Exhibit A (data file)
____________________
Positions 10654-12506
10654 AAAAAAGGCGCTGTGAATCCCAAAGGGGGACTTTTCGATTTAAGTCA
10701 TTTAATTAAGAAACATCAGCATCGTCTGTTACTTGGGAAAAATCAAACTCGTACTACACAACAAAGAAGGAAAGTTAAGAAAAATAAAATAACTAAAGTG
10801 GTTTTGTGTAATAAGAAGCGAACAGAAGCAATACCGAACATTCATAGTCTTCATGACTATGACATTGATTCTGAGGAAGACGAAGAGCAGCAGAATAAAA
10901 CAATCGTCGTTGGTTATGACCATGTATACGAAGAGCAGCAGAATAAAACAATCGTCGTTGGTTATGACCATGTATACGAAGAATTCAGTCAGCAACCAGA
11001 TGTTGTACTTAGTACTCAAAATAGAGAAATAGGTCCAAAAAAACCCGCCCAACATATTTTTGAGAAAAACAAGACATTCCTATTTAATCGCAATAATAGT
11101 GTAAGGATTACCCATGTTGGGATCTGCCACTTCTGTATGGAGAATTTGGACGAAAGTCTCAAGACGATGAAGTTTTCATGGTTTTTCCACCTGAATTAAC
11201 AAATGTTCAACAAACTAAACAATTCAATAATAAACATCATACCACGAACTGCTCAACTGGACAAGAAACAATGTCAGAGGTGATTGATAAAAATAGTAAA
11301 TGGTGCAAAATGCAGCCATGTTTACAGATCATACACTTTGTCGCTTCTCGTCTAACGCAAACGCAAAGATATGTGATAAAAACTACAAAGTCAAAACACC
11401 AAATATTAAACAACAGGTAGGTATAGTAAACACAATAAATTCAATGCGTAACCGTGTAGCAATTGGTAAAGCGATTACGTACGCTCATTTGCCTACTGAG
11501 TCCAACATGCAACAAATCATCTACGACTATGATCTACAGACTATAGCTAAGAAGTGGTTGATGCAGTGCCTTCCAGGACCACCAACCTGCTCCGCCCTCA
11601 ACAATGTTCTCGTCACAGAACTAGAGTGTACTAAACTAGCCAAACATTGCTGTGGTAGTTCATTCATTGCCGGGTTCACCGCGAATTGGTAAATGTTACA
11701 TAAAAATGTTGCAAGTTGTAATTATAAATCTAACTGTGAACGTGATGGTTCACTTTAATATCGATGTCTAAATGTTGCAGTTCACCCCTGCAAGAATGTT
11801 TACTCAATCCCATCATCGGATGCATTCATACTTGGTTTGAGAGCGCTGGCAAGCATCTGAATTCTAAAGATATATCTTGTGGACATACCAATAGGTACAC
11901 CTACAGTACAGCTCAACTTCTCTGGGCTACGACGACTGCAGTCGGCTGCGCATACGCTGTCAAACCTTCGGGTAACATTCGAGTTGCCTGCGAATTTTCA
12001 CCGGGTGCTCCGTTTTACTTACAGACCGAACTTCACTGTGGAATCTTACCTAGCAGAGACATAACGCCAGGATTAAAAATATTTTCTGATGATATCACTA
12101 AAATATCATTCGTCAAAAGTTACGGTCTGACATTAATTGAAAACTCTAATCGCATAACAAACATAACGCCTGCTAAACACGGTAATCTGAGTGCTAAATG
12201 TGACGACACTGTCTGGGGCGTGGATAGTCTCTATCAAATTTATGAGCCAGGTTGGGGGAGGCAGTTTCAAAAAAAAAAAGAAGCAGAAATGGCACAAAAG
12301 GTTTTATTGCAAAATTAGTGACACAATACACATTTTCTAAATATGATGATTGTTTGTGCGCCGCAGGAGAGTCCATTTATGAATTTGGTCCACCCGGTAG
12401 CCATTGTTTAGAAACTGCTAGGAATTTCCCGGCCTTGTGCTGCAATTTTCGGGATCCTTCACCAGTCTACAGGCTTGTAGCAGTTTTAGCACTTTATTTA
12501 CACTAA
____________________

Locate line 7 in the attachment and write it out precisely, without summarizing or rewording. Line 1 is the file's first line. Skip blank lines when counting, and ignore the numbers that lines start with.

11101 GTAAGGATTACCCATGTTGGGATCTGCCACTTCTGTATGGAGAATTTGGACGAAAGTCTCAAGACGATGAAGTTTTCATGGTTTTTCCACCTGAATTAAC